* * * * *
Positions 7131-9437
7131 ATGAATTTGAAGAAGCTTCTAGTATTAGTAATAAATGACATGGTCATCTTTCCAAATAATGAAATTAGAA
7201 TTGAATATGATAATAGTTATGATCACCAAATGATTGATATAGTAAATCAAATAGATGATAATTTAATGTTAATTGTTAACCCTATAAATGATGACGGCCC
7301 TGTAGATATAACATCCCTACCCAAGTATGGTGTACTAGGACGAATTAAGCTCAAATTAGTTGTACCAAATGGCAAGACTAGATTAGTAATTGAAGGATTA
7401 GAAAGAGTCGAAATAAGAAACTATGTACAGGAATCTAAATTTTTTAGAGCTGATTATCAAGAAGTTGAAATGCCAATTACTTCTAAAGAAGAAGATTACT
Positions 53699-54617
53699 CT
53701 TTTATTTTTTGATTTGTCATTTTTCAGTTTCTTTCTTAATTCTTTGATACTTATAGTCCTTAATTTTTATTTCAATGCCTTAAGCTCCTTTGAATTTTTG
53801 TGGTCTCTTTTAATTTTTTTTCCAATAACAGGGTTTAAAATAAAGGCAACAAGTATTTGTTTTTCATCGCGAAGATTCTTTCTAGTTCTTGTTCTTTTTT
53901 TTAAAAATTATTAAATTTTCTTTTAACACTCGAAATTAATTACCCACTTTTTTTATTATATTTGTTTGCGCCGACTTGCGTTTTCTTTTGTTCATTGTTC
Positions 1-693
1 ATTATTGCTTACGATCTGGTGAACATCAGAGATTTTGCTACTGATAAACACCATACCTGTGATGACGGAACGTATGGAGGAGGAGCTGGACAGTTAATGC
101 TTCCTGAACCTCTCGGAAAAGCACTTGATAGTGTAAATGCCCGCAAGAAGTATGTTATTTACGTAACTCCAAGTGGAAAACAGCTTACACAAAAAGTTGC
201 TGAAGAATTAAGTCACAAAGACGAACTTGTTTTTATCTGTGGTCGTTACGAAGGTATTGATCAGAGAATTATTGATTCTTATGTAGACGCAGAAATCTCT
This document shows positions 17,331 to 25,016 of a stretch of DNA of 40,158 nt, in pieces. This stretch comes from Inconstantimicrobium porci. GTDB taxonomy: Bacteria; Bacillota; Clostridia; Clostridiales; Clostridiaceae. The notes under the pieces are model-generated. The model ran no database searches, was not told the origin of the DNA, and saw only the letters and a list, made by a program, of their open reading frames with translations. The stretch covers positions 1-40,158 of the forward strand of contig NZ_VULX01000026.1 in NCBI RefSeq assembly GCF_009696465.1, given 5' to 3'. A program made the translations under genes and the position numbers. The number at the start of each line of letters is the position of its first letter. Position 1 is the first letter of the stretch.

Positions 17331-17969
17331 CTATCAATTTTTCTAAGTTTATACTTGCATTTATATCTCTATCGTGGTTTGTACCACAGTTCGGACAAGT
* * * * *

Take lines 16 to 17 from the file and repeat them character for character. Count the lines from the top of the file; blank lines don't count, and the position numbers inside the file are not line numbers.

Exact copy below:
Positions 17331-17969
17331 CTATCAATTTTTCTAAGTTTATACTTGCATTTATATCTCTATCGTGGTTTGTACCACAGTTCGGACAAGT